Thursday, 16 September 2010

What have the philosophers ever done for us?

Having been smitten by philosophy (after discovering Thomism) even within the past year, it is now time for a backlash.

After all, if I really believed in the necessity of philosophy I would be Roman Catholic rather than (sort of) Orthodox...

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Here is Charles Murray's list of the most important philosophers from his book Human Accomplishment - in order of importance:

Philosopher Index score

Aristotle 100
Plato 87
Kant 74
Descartes 51
Hegel 46
Aquinas 39
John Locke 37
Hume 36
Augustine 30
Spinoza 27
Leibniz 27
Socrates 26
Schopenhauer 24
Berkeley 21
Nietzsche 20
Hobbes 19
Russell 18
Rousseau 17
Plotinus 17
Fichte 17

The question is - which of these philosophers have done good, which have done harm, and which made no difference either way?

My own feeling is that almost all of them did net harm or made no difference outside of profesional philosophy - exceptions being (probably) Plato, Aristotle and Augustine.

Aquinas's was a remarkable achievement - the most comprehensive system - and he was a very good man; but Scholasticism is overall 'a bad thing' since it leads Christianity to put philosophy at its root, and thereby brings Christian philosophy under the sway of fads and fashions in academia.

(A survey of Roman Catholic philosophy - like Alasdair MacIntyre's God, Philosophy, Universities - shows that the RC church has for 1000 years been ravaged by philosophical disputations which went back and forth and led nowhere).

Kant, Descartes, Hegel, John Locke, Hume, Spinoza, Schopenhauer, Berkeley, Nietzsche, Hobbes, Russell and Rousseau seem pretty obviously to have been pernicious influences. Although some wrote excellent prose; overall, from the perspective of human life as a whole, it would have been better if they had not been.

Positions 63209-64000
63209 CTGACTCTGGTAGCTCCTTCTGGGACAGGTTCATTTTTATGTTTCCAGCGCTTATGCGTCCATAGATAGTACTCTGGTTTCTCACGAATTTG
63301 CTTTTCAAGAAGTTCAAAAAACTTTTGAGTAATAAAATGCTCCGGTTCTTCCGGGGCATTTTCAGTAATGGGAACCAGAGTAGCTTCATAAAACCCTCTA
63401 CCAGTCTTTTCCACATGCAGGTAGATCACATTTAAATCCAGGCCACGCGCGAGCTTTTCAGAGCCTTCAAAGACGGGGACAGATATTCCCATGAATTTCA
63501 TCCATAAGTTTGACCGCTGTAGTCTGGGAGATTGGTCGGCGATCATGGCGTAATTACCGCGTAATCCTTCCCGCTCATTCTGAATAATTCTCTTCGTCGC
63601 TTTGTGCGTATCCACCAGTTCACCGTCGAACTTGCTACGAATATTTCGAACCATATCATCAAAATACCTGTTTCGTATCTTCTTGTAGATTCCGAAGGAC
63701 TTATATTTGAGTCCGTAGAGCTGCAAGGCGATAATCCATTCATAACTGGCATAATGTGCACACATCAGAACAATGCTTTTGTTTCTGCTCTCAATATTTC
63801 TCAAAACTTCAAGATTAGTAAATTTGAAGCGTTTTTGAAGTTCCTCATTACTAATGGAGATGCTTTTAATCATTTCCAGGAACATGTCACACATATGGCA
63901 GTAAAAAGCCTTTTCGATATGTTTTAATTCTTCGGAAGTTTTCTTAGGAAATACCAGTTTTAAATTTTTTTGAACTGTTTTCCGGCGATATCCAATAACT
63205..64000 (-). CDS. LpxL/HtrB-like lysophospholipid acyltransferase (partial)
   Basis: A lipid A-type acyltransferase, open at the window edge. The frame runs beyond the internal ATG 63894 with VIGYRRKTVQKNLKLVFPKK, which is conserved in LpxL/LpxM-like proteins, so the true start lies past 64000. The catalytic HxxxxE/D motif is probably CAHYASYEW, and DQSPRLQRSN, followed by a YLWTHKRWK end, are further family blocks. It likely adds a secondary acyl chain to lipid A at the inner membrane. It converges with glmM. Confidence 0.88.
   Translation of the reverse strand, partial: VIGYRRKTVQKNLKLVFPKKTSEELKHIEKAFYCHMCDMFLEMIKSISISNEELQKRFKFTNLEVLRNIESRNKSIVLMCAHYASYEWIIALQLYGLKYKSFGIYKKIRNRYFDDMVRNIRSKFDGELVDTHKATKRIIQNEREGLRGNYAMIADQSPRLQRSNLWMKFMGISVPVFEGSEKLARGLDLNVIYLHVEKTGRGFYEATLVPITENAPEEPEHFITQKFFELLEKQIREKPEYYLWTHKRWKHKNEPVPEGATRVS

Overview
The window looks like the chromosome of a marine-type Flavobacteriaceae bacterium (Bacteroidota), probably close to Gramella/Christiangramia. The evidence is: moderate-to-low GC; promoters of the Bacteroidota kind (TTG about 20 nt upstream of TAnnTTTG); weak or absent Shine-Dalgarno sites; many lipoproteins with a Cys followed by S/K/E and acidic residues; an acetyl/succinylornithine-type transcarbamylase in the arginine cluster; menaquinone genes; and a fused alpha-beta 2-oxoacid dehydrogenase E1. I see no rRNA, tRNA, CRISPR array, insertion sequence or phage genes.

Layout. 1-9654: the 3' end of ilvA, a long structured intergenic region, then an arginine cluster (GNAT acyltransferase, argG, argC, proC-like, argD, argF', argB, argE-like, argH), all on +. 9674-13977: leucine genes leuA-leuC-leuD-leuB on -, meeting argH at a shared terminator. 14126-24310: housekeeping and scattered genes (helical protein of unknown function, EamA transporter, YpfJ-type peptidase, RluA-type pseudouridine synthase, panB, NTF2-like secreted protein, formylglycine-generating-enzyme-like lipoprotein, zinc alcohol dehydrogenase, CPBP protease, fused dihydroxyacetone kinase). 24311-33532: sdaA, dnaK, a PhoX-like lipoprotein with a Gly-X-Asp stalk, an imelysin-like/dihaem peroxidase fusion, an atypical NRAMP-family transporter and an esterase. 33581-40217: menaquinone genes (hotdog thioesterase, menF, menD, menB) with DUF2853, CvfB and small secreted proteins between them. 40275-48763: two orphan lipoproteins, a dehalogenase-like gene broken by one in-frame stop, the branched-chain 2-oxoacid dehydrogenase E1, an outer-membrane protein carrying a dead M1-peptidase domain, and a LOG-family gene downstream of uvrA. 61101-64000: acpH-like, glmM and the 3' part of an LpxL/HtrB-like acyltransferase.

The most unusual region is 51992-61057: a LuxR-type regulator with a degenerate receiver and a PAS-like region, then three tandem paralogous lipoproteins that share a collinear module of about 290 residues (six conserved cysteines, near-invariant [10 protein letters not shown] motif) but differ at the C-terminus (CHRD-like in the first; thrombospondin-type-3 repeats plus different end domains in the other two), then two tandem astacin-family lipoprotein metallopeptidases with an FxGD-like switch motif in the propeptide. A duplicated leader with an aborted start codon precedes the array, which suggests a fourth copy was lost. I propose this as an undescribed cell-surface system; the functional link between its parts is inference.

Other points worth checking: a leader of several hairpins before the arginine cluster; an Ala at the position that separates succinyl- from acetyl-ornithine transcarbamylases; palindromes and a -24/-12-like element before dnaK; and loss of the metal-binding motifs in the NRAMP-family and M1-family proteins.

Plotinus and Fichte were harmless because barely significant and technical.

Socrates - I'm not sure. He might have been a very good thing, or a very bad thing - and where the balance comes out... Well, I keep changing my mind.

10 comments:

  1. Russell advocated the removal of political boarders - big mistake. I think if he were around today he would take a different stand; he would realise that they are a necessity.

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  2. Russell was a pioneer of political correctness - I imagine he would be 100 percent in favour of all the bad ideas going!

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  3. My daughter would assure you that Aristotle is The Man. Murray's so-called objective ratings seem to agree.

    (By what miracle does compiling a count of subjective ratings render them objective? Seems quasi-religious to me.)

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  4. It'd be nice to have a brief explanation of why you think each of these philosophers was a pernicious influence, analogous to what you wrote about Aquinas. Some of (Nietzsche, Russell, Rousseau, etc.) are clear enough, but it's not immediately obvious to me why, say, Kant, Descartes, and Leibniz should be considered baddies.

    I'm also a little puzzled by your statement that Plato was (probably) a net positive but that you're not sure about Socrates -- since the bulk of Socrates' influence on the world has been through the mediation of Plato.

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  5. @dearieme - Murray doesn't claim his method is anything other than what it is - an estimate of influence.

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  6. Ooh, "estimate" is a pretty ductile sort of a thing.

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  7. @wmjas - well... For a start, anybody after Aquinas is taking a step-backwards; and so whatever local gains they make are invalidated by the loss of the big picture.

    And this shows itself in a kind or narrow fanaticism, selective blindness, lack of follow-through and lack of balance which these philosophers exhibit - and which they encourage in those whom they influence.

    Also, philosophy detached from theology is inevitably harmful (later if not sooner) - to prevent this harm requires frequent return to common sense and revelation.